The RheinEnergie Stadion in Cologne is the venue for this evening’s final Group B game for England and Sweden at the 2006 World Cup Finals.
It will be the 24th meeting between the European qualifiers and for the Swedes in particular it is one of the most crucial.
England have already guaranteed their progress into the last sixteen via their unimpressive early wins against Paraguay and Trinidad & Tobago. They will nevertheless be looking for a positive result to ensure that they enter the second round as group winners.
England’s Swedish coach Sven-Goran Eriksson will be hoping to mastermind his team’s first win over Sweden since 1968 – England’s longest run without a win against any opposition. In the eleven meetings since that game, which includes a 1-1 draw in the group stage of the 2002 World Cup, Sweden have won four of them and drawn seven. It will be Eriksson’s third attempt to defeat the team of his homeland. In addition to the clash in Saitama in 2002, Eriksson also oversaw a dull 1-1 draw with the Swedes at Old Trafford in 2001.
England’s form thus far at the finals has been greeted with much derision by fans and media alike, despite the fact that they have a 100% record and have yet to concede a goal. The press have failed to swallow the excuse used for their lacklustre performance in the 1-0 opening win over Paraguay, the hot weather, and they have widely criticised England’s hurried use of the long ball in the last-gasp 2-0 win over minnows Trinidad & Tobago. They enter this evening’s match under pressure to deliver the improved performance that their coach has promised would materialise as the competition progresses.
The absence of Liverpool’s 6 ft 7 in striker Peter Crouch from this evening’s starting line-up should ensure more measured and patient build-up play. The striker is an obvious target man for long ball tactics, but the blame for England’s over-reliance on him in the opening games must rest with the coach. Crouch, who finally broke the deadlock with an 83rd minute header in the match against Trinidad & Tobago, is one yellow card away from a suspension so he will be rested – enabling Eriksson to give some much-needed playing time to his recovering first-choice strike partnership, Wayne Rooney and Michael Owen.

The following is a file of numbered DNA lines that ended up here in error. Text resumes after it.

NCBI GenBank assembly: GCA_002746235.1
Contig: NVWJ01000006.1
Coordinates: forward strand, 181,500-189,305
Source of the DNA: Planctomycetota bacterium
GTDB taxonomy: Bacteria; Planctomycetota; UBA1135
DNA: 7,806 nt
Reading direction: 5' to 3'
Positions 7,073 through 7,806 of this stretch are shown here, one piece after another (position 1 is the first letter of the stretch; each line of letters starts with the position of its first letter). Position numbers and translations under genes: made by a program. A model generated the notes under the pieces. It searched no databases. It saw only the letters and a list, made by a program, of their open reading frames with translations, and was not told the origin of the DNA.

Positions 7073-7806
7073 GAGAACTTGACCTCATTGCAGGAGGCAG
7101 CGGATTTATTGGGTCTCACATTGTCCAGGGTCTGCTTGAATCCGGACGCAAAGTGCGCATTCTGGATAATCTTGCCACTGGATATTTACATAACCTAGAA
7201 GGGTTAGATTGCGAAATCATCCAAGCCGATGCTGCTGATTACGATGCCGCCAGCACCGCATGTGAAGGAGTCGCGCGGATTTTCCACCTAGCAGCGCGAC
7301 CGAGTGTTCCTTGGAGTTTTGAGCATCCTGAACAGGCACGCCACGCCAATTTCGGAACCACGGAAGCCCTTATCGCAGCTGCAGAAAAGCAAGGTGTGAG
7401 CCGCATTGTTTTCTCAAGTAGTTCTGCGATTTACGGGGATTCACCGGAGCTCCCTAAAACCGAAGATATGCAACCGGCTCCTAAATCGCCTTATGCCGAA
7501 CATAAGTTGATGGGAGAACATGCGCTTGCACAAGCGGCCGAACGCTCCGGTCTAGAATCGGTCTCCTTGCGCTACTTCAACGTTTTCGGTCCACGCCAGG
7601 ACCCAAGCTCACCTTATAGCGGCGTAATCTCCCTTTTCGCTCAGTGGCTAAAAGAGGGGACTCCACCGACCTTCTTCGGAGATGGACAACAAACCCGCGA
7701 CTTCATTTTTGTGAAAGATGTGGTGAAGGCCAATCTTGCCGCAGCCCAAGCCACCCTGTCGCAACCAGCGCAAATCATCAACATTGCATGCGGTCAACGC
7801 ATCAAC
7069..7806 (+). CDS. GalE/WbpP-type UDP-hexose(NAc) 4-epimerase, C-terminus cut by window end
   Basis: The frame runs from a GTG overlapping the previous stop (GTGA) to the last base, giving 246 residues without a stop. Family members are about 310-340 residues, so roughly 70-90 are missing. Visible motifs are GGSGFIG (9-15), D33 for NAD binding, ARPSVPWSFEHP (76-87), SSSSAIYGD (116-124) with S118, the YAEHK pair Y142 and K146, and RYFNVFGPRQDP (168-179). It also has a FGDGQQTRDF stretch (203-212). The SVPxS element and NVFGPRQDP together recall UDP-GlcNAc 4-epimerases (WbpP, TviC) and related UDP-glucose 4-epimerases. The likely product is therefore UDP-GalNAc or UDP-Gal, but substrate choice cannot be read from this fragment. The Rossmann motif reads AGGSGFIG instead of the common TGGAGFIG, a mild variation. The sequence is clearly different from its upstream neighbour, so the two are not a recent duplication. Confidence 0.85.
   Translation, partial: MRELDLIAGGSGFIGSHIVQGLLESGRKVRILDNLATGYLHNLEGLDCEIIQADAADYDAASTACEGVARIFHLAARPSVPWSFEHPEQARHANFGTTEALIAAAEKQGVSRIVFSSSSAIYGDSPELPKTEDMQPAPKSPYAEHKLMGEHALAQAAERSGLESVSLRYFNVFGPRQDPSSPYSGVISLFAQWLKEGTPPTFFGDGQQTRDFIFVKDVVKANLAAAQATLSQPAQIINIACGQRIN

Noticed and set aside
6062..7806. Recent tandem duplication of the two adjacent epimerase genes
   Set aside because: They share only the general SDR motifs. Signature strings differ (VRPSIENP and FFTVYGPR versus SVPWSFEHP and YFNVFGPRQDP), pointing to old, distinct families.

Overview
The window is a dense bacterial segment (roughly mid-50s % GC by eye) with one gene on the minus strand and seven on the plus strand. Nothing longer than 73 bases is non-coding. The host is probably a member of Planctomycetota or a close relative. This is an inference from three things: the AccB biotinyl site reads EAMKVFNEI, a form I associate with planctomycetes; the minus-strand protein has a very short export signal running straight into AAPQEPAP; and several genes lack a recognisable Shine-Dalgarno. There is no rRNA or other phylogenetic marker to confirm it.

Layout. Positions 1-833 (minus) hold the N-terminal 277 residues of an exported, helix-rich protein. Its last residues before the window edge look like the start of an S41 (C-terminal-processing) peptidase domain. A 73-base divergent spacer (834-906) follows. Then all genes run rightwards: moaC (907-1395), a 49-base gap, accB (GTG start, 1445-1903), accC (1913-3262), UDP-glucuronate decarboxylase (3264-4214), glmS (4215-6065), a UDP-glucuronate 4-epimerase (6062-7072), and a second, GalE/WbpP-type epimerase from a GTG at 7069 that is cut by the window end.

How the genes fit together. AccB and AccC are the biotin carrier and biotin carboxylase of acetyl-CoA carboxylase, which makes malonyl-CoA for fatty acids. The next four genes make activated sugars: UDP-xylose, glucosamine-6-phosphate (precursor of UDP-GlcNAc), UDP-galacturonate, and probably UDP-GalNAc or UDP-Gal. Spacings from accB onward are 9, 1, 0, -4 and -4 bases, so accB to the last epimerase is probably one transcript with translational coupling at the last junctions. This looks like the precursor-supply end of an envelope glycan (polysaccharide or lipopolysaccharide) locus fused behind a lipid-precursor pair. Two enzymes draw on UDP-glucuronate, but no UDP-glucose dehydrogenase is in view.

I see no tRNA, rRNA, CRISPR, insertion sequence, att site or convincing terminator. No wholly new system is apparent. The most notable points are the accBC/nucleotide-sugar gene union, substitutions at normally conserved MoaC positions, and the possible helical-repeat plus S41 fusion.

Rooney’s fitness had been the focus of intense speculation and debate in the run-up to the finals following the broken metatarsal he suffered at the end of April. His coach is relieved to have him fit enough to start the game, having unleashed him for his first piece of action since the end of April when he brought him on for the last half-hour against the ‘Soca Warriors’. Despite not looking anywhere near fit, England’s most gifted player immediately provided the link between midfield and forwards that had been so lacking without him. Eriksson will be hoping that he comes through an hour or so this evening without further injury, and that the playing time will make him all-the-sharper for the beginning of the knockout phase at the weekend.
The fitness and form of Rooney’s partner Michael Owen has been of equal concern. Owen missed almost six months of football after breaking his foot for Newcastle United on New Years Eve, and he has not looked the same player since his recent return. He has been withdrawn early in the second-half in both of England’s opening matches and is also struggling for match fitness. He should get a prolonged outing tonight, and will be looking to get better service now that Rooney is returned to the starting eleven.
“You would have thought that there won’t be so many long balls now that Wayne is back in the team,” Owen said on Sunday, in what was a veiled attack on his coach’s tactics.
“We haven’t played well so far. If we do play well as a team I will look as good as ever. I’ve got a lot of self-belief but you haven’t seen it because we’re not firing on all cylinders. I’m the person who takes the brunt of the criticism because I’m the furthest forward.”
With midfielders Frank Lampard and Steven Gerrard both on yellow cards Eriksson has promised changes to his midfield. Bayern Munich’s Owen Hargreaves, the focus of much criticism from England fans who have rarely seen him play in his favoured position, is likely to replace Gerrard and play as the holding midfield player tonight. This will release Lampard from the defensive duties that he has been forced to share with Gerrard in England’s last few games and it will mean he can play his natural attacking game – something he has excelled at for his club Chelsea in the last three seasons.